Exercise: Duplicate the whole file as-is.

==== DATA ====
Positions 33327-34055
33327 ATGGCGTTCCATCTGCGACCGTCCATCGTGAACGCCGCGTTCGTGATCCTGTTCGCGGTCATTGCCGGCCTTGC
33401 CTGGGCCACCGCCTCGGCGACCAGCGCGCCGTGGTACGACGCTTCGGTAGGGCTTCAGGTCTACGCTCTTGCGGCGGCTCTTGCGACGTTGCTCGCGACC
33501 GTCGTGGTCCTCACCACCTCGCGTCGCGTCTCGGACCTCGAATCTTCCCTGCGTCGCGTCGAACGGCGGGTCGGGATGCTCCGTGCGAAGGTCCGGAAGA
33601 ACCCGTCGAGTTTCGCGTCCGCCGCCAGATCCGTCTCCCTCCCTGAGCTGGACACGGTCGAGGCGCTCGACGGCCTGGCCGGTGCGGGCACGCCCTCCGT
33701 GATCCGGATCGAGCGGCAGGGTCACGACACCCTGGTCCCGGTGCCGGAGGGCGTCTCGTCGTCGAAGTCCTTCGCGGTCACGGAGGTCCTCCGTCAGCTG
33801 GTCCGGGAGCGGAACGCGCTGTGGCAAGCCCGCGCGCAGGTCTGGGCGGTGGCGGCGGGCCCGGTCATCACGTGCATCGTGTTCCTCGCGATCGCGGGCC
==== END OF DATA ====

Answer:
Positions 33327-34055
33327 ATGGCGTTCCATCTGCGACCGTCCATCGTGAACGCCGCGTTCGTGATCCTGTTCGCGGTCATTGCCGGCCTTGC
33401 CTGGGCCACCGCCTCGGCGACCAGCGCGCCGTGGTACGACGCTTCGGTAGGGCTTCAGGTCTACGCTCTTGCGGCGGCTCTTGCGACGTTGCTCGCGACC
33501 GTCGTGGTCCTCACCACCTCGCGTCGCGTCTCGGACCTCGAATCTTCCCTGCGTCGCGTCGAACGGCGGGTCGGGATGCTCCGTGCGAAGGTCCGGAAGA
33601 ACCCGTCGAGTTTCGCGTCCGCCGCCAGATCCGTCTCCCTCCCTGAGCTGGACACGGTCGAGGCGCTCGACGGCCTGGCCGGTGCGGGCACGCCCTCCGT
33701 GATCCGGATCGAGCGGCAGGGTCACGACACCCTGGTCCCGGTGCCGGAGGGCGTCTCGTCGTCGAAGTCCTTCGCGGTCACGGAGGTCCTCCGTCAGCTG
33801 GTCCGGGAGCGGAACGCGCTGTGGCAAGCCCGCGCGCAGGTCTGGGCGGTGGCGGCGGGCCCGGTCATCACGTGCATCGTGTTCCTCGCGATCGCGGGCC